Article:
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Nov 19, 2011
Review: James Durbin's 'Memories of a Beautiful Disaster'

By Brian Mansfield, USA TODAY

From the moment he walked into his American Idol audition, James Durbin had the makings of a fan favorite. He had a compelling back story -- having been diagnosed as a child with both Asperger and Tourette syndromes -- and a voice capable of reaching the stratosphere. Those qualities help the 22-year-old singer come across as both tough and sympathetic on his debut, Memories of a Beautiful Disaster. Much of it recalls vintage hair metal, but Durbin also shows a tender side.

For Beautiful Disaster succeed, James will have to convince Idol fans to continue to "give metal a chance," as he liked to say on the show. Winning over metal fans may be tougher, since so much of his music harks back to an earlier style of the music. But hard-edged production from Howard Benson, as well as stamps of approval from Black Label Society Zakk Wylde and Judas Priest singer Rob Halford, won't hurt there.

Higher Than Heaven (James Durbin, Marti Frederiksen, James Michael). James' album leads with the kind of blunt-force guitar riffs that are so often the hallmark of Howard Benson productions. The guitars drive the verses of this song written with Sixx:A.M. frontman James Michael and hard-rock go-to songwriter Marti Frederiksen. At the chorus, James' vocal melody takes over, singing of a love that's redemptive enough to turn around a haunted, hopeless life.

All I Want (Zach Webb, Jasen Rauch). As a hard-rock singer coming off American Idol -- always a tough sell -- one of the best things James has going for him is his love of '80s metal. Much of the show's older audience will have grown up with that music, so big singalong choruses like this one -- co-written by Red founder Jasen Rauch -- push all the right buttons.

Love in Ruins (Charlotte Caffey, Steven McDonald, Anna Waronker). The verses sound like a Green Day ballad; the chorus sounds like Bon Jovi. The lead songwriter? That'd be the guitarist from the Go-Go's. In other words, this one's catchy as all get-out.

Right Behind You (Prince Villiam, James Durbin). This one starts with a quick-repeating acoustic guitar pattern but builds throughout the song. By the time they hit the chorus, James and producer Benson are all in, with cannon-blast drum fills and chiming bells.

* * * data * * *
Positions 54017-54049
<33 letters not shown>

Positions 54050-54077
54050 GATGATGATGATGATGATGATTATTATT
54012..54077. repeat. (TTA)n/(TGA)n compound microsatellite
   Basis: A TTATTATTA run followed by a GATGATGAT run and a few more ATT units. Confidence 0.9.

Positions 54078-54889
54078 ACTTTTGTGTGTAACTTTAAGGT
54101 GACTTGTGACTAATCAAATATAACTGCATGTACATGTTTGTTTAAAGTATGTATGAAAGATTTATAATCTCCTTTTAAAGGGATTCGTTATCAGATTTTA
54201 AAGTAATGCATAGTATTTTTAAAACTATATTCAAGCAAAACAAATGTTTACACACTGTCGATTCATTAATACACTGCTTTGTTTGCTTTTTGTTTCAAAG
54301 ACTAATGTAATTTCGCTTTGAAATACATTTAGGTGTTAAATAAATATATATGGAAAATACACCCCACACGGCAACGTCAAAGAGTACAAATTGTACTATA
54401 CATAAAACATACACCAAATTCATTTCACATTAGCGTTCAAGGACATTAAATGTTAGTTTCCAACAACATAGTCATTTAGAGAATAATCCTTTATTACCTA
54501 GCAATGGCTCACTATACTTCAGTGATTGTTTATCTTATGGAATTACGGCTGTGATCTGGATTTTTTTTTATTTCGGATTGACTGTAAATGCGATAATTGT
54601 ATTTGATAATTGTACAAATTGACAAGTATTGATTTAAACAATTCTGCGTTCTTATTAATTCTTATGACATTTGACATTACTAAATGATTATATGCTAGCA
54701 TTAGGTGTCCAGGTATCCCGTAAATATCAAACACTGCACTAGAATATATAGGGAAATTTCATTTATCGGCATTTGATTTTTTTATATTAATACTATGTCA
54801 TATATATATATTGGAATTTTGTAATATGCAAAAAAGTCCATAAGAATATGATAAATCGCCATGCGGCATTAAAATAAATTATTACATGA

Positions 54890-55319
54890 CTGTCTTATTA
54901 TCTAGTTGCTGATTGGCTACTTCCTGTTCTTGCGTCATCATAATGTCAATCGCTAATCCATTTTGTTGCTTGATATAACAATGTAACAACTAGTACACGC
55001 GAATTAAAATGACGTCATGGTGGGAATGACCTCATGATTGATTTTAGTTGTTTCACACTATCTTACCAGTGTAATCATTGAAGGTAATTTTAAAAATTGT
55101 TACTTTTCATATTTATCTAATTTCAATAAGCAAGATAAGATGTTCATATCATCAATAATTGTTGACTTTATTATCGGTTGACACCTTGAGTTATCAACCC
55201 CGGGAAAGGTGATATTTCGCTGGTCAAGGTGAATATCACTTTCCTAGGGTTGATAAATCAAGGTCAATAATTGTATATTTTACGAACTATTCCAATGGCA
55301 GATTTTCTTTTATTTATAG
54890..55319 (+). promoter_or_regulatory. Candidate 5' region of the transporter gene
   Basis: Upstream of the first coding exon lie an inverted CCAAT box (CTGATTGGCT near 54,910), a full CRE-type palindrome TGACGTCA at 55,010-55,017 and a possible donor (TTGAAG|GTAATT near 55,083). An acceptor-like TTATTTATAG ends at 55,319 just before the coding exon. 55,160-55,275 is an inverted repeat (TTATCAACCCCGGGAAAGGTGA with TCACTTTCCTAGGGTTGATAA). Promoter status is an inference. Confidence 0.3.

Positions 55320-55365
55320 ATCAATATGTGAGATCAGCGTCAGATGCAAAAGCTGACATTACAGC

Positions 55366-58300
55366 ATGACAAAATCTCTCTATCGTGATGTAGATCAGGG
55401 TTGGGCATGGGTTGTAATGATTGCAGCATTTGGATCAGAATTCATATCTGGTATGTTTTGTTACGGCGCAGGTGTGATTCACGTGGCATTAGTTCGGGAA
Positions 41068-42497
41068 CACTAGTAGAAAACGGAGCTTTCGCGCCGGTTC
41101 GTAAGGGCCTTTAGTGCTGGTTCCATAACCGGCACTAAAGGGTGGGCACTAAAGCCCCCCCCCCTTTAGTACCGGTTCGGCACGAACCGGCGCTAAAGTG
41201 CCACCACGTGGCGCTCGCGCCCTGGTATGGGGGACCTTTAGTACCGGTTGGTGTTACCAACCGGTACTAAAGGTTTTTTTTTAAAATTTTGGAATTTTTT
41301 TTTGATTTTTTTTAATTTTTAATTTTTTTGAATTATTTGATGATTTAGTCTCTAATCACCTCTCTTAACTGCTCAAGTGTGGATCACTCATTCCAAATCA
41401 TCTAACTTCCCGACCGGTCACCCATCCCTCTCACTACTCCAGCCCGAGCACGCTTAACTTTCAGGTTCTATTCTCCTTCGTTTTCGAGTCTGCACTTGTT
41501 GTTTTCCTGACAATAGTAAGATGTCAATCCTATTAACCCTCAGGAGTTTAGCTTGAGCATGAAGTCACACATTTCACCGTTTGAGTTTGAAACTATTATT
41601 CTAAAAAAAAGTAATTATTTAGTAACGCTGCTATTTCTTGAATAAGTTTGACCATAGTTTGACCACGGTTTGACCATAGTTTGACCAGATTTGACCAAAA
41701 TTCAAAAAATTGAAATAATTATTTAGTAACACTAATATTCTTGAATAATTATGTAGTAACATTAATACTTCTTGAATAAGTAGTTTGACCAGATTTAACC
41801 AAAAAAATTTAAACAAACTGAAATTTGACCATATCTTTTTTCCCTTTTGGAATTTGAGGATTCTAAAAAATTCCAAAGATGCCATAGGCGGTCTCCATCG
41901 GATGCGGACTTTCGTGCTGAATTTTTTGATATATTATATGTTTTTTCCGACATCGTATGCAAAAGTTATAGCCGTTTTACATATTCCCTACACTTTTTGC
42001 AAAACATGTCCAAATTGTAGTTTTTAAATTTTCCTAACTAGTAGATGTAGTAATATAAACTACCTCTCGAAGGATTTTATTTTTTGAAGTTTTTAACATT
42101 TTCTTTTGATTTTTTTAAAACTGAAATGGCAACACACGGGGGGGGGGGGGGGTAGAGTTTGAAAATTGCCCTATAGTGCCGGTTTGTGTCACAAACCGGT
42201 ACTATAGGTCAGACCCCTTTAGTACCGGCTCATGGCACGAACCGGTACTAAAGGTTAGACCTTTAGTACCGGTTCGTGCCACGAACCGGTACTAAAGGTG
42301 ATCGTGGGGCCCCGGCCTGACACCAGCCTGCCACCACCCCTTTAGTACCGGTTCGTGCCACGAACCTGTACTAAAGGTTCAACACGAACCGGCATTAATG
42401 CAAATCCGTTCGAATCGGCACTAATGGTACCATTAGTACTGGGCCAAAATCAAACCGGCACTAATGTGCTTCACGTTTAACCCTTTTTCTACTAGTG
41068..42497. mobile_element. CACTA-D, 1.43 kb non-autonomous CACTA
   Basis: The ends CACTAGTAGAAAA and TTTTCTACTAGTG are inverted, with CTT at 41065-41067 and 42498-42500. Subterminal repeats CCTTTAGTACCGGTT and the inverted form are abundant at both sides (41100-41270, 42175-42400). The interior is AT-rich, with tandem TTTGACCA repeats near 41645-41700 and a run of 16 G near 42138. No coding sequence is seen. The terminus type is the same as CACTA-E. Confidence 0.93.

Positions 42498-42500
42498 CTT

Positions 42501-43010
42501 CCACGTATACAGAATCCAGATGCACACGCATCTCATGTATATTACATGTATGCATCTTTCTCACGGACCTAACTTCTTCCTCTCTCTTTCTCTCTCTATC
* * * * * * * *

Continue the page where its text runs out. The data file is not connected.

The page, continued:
Love Me Bad (Marti Frederiksen, Mark Holman). This one's got all the trappings of a vintage hair-metal anthem -- quiet verses leading to an explosive chorus with hooks that just don't stop. Would've fit right in on an early episode of MTV's Headbanger's Ball.

Deeper (Grady Benson, Aidean Abounasseri, Joao Barao Neto). A relentlessly propulsive groove emphasizes the lyrics' nightmarish quality: In the chorus, James sings, "I've tried so hard, but I can't wake up." Songwriter Aiden Abounasseri plays guitar on the track.

May (Doug Brown). This heart-tugging, piano-based ballad, written by Safetysuit's Doug Brown, shows a completely different side of James. It's about a widowed husband trying to raise his daughter by himself. Of course, she looks just like her mom. Plenty of lines here can make eyes misty, but the one that gets me every time is "I tried my best to raise her right, I just couldn't braid her hair."

Screaming (James Durbin, Gregg Wattenberg, Ryan Star, Bobby Alt, David Cook). Most acts won't cop to having favorites on their albums. James does, and this is one of them. "When fans of mine, even people that don't like me, see the title Screaming on a James Durbin, they're probably thinking something completely different than what it is," he says. "And I like that, because it throws them off." Well, maybe it sounds a little like you'd expect it to, but it's also an anthem for outcasts, the ones who got "kicked out but never caved in." Oh, and check the writer credits: Yep, it's that David Cook.

Outcast (Magnus Andreasson, Martin Sandvik, Mick Mars, James Durbin). If you know Mötley Crüe records at all, you won't even need to be told this track is the one that features Crüe guitarist Mick Mars. The whammy-bar squeals during the solo should say it all.

Everything Burns (Ben Moody). James turns the volume back down, at least in the beginning, with this minor-key cut from We Are the Fallen guitarist Ben Moody.

Stand Up (Paul Trust, Clifford Newton). James saves his fist-pumping, foot-stomping rock 'n' roll anthem for last, literally ending the album on a high note.

My favorites:Love Me Bad, May, Love in Ruins